• Website Listed on Form 990

    • Form 990 distributed to the board before filing

    • Staff members (C-suite) listed on site

    • Board members listed on website

    • Donor Privacy policy



    Financial Assessment


    Charity Navigator also uses the Form 990 to generate Financial Health scores. Several metrics use three-year averages to determine the score to smooth out irregular years and mitigate single-year spending decisions. All organizations with an Accountability & Finance score are evaluated on Program Expense Percentage and Liabilities to Assets ratio, while larger, donor-funded nonprofits are also evaluated on their Working Capital Ratio and Fundraising Efficiency Ratio.

    These metrics come from Parts VIII, IX, and X of the IRS Form 990. The formulas used to calculate the metrics can be found in our Rating Methodology Guide.



    Program Expense


    Charity Navigator’s program expense percentage target has changed over the past two decades. Previously, we evaluated organizations to see whether they outperformed other nonprofits with a passing threshold of 85% or higher or most organizations. Over the past few years, new evidence has revealed that a higher program expense does not always lead to greater programmatic impact. With Encompass, we now evaluate organizations based on whether their expenditure on programs and services is similar to how all other nonprofits operate and have set the threshold at 70%. This better reflects that these charities are performing as expected financially, which is the goal of the Accountability & Finance beacon.



    What does the Accountability & Finance Beacon Evaluate?


    Putting it all together, the Accountability & Finance beacons’ metrics work together to evaluate whether a nonprofit has the capacity, financial structure, and best practices in place to act on its mission effectively. An organization with a high score in Accountability & Finance is likely to have the ability to convert donor dollars into mission-related programs and services.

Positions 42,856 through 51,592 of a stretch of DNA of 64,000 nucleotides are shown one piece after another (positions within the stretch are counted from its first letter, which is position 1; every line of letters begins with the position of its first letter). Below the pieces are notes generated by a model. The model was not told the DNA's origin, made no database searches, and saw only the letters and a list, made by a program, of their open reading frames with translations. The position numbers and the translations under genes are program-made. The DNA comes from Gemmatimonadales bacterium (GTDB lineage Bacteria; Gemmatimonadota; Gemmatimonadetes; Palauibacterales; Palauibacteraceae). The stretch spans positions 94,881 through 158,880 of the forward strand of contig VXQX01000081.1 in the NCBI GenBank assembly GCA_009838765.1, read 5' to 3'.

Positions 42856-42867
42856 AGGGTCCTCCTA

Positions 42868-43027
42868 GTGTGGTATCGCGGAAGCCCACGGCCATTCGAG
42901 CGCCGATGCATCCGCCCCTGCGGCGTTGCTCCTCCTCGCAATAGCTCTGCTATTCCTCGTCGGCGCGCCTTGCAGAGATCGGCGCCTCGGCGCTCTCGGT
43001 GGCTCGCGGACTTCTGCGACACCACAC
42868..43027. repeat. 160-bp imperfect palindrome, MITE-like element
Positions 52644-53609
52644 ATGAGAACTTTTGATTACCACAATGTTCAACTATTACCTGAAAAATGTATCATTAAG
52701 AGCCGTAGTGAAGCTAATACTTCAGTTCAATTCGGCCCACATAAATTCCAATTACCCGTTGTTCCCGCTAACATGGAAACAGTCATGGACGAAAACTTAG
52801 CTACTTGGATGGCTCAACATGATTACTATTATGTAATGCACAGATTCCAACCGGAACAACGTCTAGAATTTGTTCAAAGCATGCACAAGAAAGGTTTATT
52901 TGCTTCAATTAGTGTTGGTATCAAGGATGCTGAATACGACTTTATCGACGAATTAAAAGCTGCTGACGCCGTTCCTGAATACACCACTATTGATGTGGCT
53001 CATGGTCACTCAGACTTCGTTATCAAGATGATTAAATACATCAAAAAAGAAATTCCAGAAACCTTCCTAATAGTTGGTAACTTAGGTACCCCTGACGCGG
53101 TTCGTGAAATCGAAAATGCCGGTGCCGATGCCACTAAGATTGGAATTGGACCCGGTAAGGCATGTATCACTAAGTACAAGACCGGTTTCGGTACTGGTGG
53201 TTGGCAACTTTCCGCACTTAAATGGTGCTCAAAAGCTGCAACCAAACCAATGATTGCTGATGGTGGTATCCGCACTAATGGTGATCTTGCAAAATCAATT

Using the Accountability & Finance Beacon to Ensure 990 Accuracy


    The Form 990 is a public document used by multiple groups to understand your nonprofit, so it is vital to ensure its accuracy. For Charity Navigator-rated organizations, our Accountability and Finance beacon can be a powerful tool to aid in the review of your 990 to make sure key policies and procedures are accurately reflected. Before filing, we recommend you review the key Accountability & Finance metrics for consistency and accuracy. This will help ensure that your organization's information is clear and up-to-date, giving donors a better understanding of your organization.


    In conclusion, understanding the relationship between the IRS Form 990 and Charity Navigator's Encompass Rating system is important for nonprofits striving to showcase their accountability and financial health. By understanding this relationship, organizations can strategically enhance their scores across the Big Three metrics, policies checklist, and financial assessments. Ultimately, a high score in Accountability & Finance not only signifies sound financial management but also underscores an organization's commitment to effectively fulfilling its mission and positively impacting society.